Making video games in the Midwest can be hard, but Ann Arbor developers find community in this group

Nestled within Ann Arbor's vibrant technology hub, a robust local chapter of the International Game Developers Association is creating an essential community support for both expert and novice developers.
Ann Arbor IGDA branch co-chair Austin Yarger.Nestled within Ann Arbor's vibrant technology hub, a robust local chapter of the International Game Developers Association (IGDA) is creating an essential community support for both expert and novice developers.

"Many people are really surprised by how many game developers are milling around right here in the city," says Austin Yarger, a "game dev" lecturer at the University of Michigan's College of Engineering. Yarger, who also serves as a co-chair of the Ann Arbor branch of IGDA, adds, "We are actually in a really creative city with a really big crowd of developers who are eager to create and hungry for knowledge."

Since 2017, Yarger has played a major role in unifying people in the local game dev industry through lively, monthly meetups at SPARK Central Innovation Center in downtown Ann Arbor. The group also includes the local extended reality (XR) community, which encompasses augmented and virtual reality. The chapter has about 1,000 members and about 30% of them are university students. In addition to professional developers, the group also includes hobbyists, professionals, and academics.

Good food, open conversation, and curiosity are staples at every meeting. Meetings usually start with a 60-minute industry tete-a-tete where community members connect through activities like prototype demonstrations and brainstorming. During the second hour, members gain inspiration and practical insight through talks from reputable industry heavyweights. Developers who have worked on the bestselling "Minecraft" and "The Elder Scrolls" video games are just two examples of the caliber of speakers.

"Our mission was to bring all of these people together, to celebrate their love of the field of game development. People didn't necessarily know that they have a large network of other developers that they could lean on for knowledge, or for help completing their projects," Yarger says. "Our networks are stronger now and we've been able to raise the connectedness of our community." 

The undertaking is still timely and important, he says, pointing to the Michigan Studios Database, a new directory of Michigan-based video game and XR developers, which he created and maintains. So far, Yarger has determined that there are over 65 active video game and XR development studios in the state. While that is positive, he says there are challenges.

"The Midwest is not the densest part of our country and we're often separated by a lot of distance. It can be hard to find other people who are interested in the same things," he says. "It can be difficult to share the experiments and the knowledge that you've gained in a way that's going to empower other people in this low-density region."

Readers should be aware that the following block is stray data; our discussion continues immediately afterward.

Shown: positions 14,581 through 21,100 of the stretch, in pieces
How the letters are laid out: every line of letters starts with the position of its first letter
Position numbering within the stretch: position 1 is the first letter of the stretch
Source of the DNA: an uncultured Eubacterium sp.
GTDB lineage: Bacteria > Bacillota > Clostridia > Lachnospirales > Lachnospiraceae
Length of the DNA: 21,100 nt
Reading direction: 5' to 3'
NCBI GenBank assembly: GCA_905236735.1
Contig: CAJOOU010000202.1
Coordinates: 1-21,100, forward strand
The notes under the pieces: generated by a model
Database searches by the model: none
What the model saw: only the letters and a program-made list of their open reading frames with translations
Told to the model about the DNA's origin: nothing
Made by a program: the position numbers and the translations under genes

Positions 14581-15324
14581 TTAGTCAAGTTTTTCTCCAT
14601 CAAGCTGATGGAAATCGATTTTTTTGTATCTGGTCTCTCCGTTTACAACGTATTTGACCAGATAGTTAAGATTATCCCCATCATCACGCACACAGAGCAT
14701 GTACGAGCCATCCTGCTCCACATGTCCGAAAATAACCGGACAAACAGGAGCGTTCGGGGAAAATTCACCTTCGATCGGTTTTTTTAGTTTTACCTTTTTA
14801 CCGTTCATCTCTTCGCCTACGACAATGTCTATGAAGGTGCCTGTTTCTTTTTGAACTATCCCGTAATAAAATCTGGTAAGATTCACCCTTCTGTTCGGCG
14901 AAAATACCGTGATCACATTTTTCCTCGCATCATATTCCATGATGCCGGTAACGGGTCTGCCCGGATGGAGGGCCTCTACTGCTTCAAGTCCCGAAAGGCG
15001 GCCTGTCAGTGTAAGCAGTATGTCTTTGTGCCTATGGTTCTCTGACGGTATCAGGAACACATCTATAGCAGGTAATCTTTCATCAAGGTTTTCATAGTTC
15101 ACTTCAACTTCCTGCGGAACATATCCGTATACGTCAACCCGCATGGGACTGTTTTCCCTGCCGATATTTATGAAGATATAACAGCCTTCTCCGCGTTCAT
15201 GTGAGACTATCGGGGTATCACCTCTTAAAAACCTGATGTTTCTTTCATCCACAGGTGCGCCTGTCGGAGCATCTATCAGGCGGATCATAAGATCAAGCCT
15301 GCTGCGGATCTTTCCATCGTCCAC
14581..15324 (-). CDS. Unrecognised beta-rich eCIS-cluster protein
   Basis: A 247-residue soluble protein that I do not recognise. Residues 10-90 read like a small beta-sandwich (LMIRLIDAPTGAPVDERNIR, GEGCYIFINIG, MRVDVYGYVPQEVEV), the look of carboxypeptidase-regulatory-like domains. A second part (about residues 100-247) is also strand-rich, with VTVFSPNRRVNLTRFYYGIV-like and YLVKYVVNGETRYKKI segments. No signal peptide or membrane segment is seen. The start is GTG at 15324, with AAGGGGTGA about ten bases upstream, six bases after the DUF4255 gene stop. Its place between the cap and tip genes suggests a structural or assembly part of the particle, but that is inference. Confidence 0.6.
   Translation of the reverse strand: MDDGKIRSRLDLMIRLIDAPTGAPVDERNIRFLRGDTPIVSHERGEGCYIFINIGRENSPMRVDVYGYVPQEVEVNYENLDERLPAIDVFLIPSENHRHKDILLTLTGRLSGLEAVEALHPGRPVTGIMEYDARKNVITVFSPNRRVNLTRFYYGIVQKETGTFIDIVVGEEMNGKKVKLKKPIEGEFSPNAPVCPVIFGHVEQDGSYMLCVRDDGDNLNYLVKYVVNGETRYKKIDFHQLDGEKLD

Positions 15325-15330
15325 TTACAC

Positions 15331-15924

Playing the long game

IGDA-Ann Arbor co-chair and professional video game designer Corbin Reeves says the group is not just about fun and games, but also about funding and growth. One of his main focuses has been the sustainability of local game studios. Reeves, a professor at Eastern Michigan University and Kettering University, works with local IGDA business members to teach them about viability and what it takes to seek out funding. He underscores that "creating real companies outside of Silicon Valley and the West Coast is a really massive challenge." 

In the Midwest, Reeves explains, video game companies don't receive the same support from publishers or venture capitalists. Michigan studios, specifically, don't receive any designated funds from the state government. 

"We're treated as an entertainment industry, while not receiving the benefits of entertainment grants," Reeves says. "Grants for film and other entertainment endeavors can't be applied to video games, and grants for emerging technologies can't be used for video games either."
Ann Arbor IGDA branch co-chair Corbin Reeves.
Currently, Reeves has his hands full with an IGDA-Ann Arbor project that's close to his heart: a guidebook on how to raise funding and create a sustainable game studio in the Midwest. 

"I've gathered a lot of valuable firsthand information from people in the business and am condensing everything into an actionable plan," he says. "It will be helpful for people who are looking to turn game dev into a profession, or who are actively in the field as a professional."

Yarger says there are already success stories people can turn to, such as Gaudium Studios in downtown Ann Arbor. The company consists of a group of his former students who connected at a meetup event.
Austin Yarger and Corbin Reeves at SPARK Central Innovation Center.
"Four years later, they're making games together and getting thousands of installs," he says. "So knowledge and ideas get shared, and sometimes that creates startups, and start-ups have the potential to get big."

Regardless of expertise or experience level, anyone who is interested in game dev should join the group, Reeves adds. 

"Games are such a huge endeavor requiring cross-disciplinary work, right from the foundations to the moment of launch," he says. "It's a space that needs business people, artists, engineers, musicians, composers, writers, and everybody coming together to make good things happen."

Jaishree Drepaul is a freelance writer and editor currently based in Ann Arbor. She can be reached at

All photos by Doug Coombe.
Enjoy this story? Sign up for free solutions-based reporting in your inbox each week.